Leeks

Introduction

Leeks are a flavoursome winter vegetable that can be steamed or boiled, braised in a cheese sauce and used in soups and stews. Leeks are easy to grow, but need looking after – you need to sow them in containers or a separate part of the garden before moving them to their final position. Sow seed in spring, and you will be picking leeks from autumn to late winter.

Seeding

For bumper crops you will need to improve the growing area by digging in plenty of compost or well-rotted manure in the autumn.

Leeks are best suited for growing in the open ground, but you could grow several in large, deep containers or raised beds.

Leeks can be either sown directly in the ground outside, or in seed trays (and left outdoors). If you only want a few leeks, it is best to sow in seed trays, then transplant outdoors. Use modular trays and sow one seed per module.

Traditionally, leeks are sown into a seedbed, which is a site away from your main vegetable plot and transplanted later in the season. This is because sowing leeks at their final spacings in your main vegetable plot would take up a lot of room early in the growing season, when you could be growing fast-maturing crops such as lettuce.

Sow seed thinly 1cm (½in) deep in rows 15cm (6in) apart in a seedbed in March and April.

Plant Care

To increase the length of white stem it can be blanched by gently drawing up dry soil around the stem in stages, but try not to allow soil to fall between the leaves.

Water during long, dry spells and weed regularly.

Troubleshooting Growing Problems

Leek rust: This is a fungal disease causing bright yellow spots on the leaves. It is often worse in long, wet spells.

Remedy: Mild attacks of rust won’t harm the plant, but serious infections may cause leaves to shrivel and affect yield. There is no control for rust once you have the infection. Make sure you don’t crowd plants, as this increases humidity and increases the likelihood of infection. Dispose of any badly affected plant material, and don’t grow garlic, leeks or onions in the same spot for three years.

Onion white rot: A soil-borne fungus that can cause yellowing and wilting of the foliage above ground, while rotting the roots and invading the bulb beneath the soil. A white fluffy fungus appears on the base of the bulb and later becomes covered in small, round black structures.

Remedy: There is no chemical cure for onion white rot when it is the soil. It is important to avoid introduction to previously clean sites. It is transported in contaminated soil, for example on tools or on muddy footwear. Take particular care in areas where cross contamination can occur easily, for example on allotments.

 

Leek moth: This is a relatively new pest of leeks and onions and thought to be mainly concentrated around the south-east coast of the UK, although it has been found further inland and north. Caterpillars tunnel into the leaves, causing whitish-brown patches to develop on leaves. In severe cases, leaves may turn yellow and rotting occurs within them.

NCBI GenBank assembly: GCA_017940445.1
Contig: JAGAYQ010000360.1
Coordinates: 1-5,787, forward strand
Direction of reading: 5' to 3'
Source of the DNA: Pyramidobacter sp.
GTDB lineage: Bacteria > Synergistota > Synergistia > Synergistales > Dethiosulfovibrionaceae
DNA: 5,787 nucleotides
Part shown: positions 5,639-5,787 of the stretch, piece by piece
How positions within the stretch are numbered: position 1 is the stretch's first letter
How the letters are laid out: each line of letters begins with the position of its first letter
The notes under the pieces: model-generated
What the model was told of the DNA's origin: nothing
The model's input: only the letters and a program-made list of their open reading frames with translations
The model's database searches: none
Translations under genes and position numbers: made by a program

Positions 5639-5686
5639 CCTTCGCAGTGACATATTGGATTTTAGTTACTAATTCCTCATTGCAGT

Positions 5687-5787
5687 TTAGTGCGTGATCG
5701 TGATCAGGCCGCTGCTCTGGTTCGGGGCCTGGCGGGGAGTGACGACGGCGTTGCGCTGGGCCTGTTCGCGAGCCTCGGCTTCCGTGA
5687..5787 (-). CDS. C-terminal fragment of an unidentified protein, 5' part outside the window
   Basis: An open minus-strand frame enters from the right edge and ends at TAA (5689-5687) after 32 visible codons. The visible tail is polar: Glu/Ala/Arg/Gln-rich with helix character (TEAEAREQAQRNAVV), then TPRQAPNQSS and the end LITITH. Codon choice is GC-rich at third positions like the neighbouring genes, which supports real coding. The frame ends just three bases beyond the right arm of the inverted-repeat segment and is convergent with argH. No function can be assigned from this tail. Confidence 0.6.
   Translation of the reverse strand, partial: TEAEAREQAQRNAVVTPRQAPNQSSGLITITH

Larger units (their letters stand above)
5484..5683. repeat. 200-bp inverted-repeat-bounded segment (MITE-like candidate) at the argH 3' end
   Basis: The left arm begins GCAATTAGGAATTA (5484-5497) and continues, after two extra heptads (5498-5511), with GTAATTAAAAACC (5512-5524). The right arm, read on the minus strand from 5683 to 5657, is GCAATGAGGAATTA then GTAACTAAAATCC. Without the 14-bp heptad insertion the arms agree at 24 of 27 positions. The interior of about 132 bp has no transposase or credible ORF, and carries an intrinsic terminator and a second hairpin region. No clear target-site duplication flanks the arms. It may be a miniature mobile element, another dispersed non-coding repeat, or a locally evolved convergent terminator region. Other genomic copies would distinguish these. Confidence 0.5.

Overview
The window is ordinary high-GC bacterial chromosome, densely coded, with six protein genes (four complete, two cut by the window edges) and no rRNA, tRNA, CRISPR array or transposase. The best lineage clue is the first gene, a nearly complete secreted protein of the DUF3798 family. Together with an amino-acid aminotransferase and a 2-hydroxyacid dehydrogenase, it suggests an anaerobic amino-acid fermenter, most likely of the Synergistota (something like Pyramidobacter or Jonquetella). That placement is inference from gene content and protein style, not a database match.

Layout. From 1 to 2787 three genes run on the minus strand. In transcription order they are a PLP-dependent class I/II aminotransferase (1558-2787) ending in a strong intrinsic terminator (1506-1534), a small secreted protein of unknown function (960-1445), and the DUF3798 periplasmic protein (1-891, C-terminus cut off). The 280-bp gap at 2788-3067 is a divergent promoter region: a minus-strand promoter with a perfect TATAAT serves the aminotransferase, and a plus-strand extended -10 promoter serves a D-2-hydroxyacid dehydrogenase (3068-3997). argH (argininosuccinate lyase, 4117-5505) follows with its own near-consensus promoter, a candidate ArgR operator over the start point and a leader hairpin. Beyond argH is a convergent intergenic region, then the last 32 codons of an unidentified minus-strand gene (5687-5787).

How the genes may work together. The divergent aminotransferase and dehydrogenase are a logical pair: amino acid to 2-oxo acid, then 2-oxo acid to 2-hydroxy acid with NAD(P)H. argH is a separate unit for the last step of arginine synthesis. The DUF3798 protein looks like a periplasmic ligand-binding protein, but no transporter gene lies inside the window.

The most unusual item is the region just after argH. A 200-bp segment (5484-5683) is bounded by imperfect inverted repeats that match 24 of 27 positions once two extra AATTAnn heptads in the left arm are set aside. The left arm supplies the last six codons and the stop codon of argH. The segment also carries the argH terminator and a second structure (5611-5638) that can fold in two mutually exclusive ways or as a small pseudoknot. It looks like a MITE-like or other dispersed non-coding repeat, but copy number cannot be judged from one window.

Remedy: Once you see the damage, there is nothing you can do to control it. Remove and destroy infected plants. When planting out, cover leeks with horticultural fleece (like Enviromesh) to prevent adult moths from laying eggs.

Harvesting

Start lifting when the leeks are still quite small to ensure a long harvest period. Gently lift from the soil using a fork.

Leeks can remain in the ground through the winter until they are needed.

Companion Planting

Some of the plants that like leeks would make terrible menu items but work nonetheless. Strawberries seem to enjoy living next to leeks, and the strong odor of the leeks repels many pests of the berries. Other leek plant companions might be cabbage, tomatoes, beets and lettuce. The leafy vegetables, especially, seem to benefit from the strong scent of plants in the Allium family. One of the best plants that like leeks is the carrot. Carrots are plagued by carrot flies and leeks are eaten by onion flies. When the two plants are near each other, the individual aromas seem to repel each other’s pests. Plus, as root crops, they share in breaking up the soil as they grow, making it loose for better carrot roots and larger leek bulbs. Other plants to try are more attractive. Use calendula, nasturtium and poppies as covers for the leek and repellents due to their pungent herbal flavor and aroma. A side note on what to grow next to leeks should include what not to grow near these plants. Apparently, beans and peas do not thrive near any member of the onion family. As mentioned, there is no real research confirming the usefulness of companion planting, but its tradition is long and storied.

Recipes

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